So, the most important thing I learnt from this experiment is – allow plenty of time for mousse to set. This bake was intended to be the dessert for our New Year’s Eve dinner. So, the night before, I started on the bottom cake layer, and the dark chocolate mouse.
Seeing Martha Stewart’s recipe appears to call for many egg yolks, and I did not think I will be making that many macarons in the coming days, I thought I would give David Lebovitz’s recipe a try. This recipe is from his book, The Sweet Life in Paris:
7 ounces (200 g) bittersweet or semisweet chocolate, finely chopped
3 tablespoons (45 ml) water
2 tablespoon (30 ml) Chartreuse (or any other liqueur, I used Baileys)
4 large eggs, at room temperature, separated
Pinch of coarse salt
1) In a medium-sized bowl set over a pan of barely simmering water, being melting the chocolate with the water and liquor, making sure not to let it get too hot. Take the bowl off the heat when the chocolate is almost completed melted, then stir gently until smooth. Set aside.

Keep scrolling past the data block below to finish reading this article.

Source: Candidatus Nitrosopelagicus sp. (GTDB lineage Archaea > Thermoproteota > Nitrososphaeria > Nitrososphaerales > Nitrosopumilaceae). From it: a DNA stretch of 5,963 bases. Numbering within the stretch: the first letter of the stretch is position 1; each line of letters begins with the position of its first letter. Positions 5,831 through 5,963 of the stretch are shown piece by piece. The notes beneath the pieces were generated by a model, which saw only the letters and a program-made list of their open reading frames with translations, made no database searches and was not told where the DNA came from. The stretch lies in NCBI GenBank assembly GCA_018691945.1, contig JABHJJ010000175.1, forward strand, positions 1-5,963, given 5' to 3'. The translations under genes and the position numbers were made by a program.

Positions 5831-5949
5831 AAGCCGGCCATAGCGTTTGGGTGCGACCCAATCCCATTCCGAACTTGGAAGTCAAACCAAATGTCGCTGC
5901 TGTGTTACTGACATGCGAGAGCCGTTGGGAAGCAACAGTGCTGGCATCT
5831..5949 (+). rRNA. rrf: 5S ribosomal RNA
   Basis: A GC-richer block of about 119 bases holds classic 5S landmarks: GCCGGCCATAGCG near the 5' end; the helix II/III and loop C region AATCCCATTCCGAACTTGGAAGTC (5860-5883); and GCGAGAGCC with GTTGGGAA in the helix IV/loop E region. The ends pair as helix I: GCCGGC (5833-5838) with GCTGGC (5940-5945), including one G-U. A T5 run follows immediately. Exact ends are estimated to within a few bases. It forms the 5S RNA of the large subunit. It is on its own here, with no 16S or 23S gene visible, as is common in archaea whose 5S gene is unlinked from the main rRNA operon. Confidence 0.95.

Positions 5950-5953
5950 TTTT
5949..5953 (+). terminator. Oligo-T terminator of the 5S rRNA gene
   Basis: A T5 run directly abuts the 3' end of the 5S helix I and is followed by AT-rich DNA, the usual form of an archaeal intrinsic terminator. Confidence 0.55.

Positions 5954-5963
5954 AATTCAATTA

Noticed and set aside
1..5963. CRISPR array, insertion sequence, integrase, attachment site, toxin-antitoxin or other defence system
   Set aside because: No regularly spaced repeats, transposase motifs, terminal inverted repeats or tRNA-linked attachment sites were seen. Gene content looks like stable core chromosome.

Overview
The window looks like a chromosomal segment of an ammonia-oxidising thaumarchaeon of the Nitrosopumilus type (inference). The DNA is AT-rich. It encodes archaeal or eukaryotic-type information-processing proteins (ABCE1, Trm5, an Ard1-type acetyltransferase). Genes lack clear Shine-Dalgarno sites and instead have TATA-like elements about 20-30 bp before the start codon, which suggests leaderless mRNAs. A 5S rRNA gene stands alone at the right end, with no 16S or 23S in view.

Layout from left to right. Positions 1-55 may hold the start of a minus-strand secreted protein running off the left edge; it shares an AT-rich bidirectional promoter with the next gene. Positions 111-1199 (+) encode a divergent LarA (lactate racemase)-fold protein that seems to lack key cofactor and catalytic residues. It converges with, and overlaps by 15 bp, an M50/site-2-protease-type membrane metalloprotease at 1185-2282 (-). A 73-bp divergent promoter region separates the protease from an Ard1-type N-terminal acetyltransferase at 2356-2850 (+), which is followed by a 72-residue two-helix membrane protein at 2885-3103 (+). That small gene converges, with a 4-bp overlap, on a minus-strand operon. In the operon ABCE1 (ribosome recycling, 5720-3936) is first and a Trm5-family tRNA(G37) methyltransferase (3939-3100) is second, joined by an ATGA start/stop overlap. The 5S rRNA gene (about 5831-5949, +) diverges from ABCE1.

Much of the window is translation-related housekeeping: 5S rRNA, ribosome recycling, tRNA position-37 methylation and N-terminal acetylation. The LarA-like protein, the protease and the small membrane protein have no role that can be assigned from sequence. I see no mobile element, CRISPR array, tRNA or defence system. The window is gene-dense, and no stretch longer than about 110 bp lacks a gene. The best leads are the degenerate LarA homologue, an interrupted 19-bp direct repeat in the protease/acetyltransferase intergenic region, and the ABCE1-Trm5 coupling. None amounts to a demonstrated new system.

2) In a clean, dry bowl, whip the egg whites with the salt until they form stiff peaks when you lift the whip. They should still be smooth and creamy, not grainy.
3) Stir the egg yolks into the chocolate, then fold one-third of the whites into the chocolate to lighten it up.
4) Fold the remaining egg whites into the chocolate just until there are no visible streaks of whites. Cover the bowl with plastic wrap and chill for at least 3 hours.
I know, I know. The instructions said chill for 3 hours, but i was totally unprepared for how running my mousse turned out. In fact, so running, i was almost certain i did it wrong! But it was really late by then, so, i decided to just leave the whole bowl in the fridge.
Fortunately, when I woke up the next day, the mousse was set! Well, “set” enough that i can pipe it into the little plastic rounds I prepared for the cake.
After that, I proceeded to work on the milk chocolate mousse as per Martha’s recipe. It turned out less runny than the first set of mousse. So, after spooning it on top of the dark chocolate mousse.
I was almost sure 3 hours was enough for it to set. Unfortunately I was wrong. So very wrong. 3 hours later, just before my friends arrived, i tried to remove the plastic circles from the cake, but, no go! Thankfully, i was able to whip up a simple chocolate cake, otherwise we would be dessert-less.
I decided to let the cake sit in the freezer, and to my surprise, the next day, it was set perfectly! Even after i let it sit at room temperature for more than 2 hours.
So, I ended up with 8 very delicious, and very sinful mousse cakes. I’m not complaining.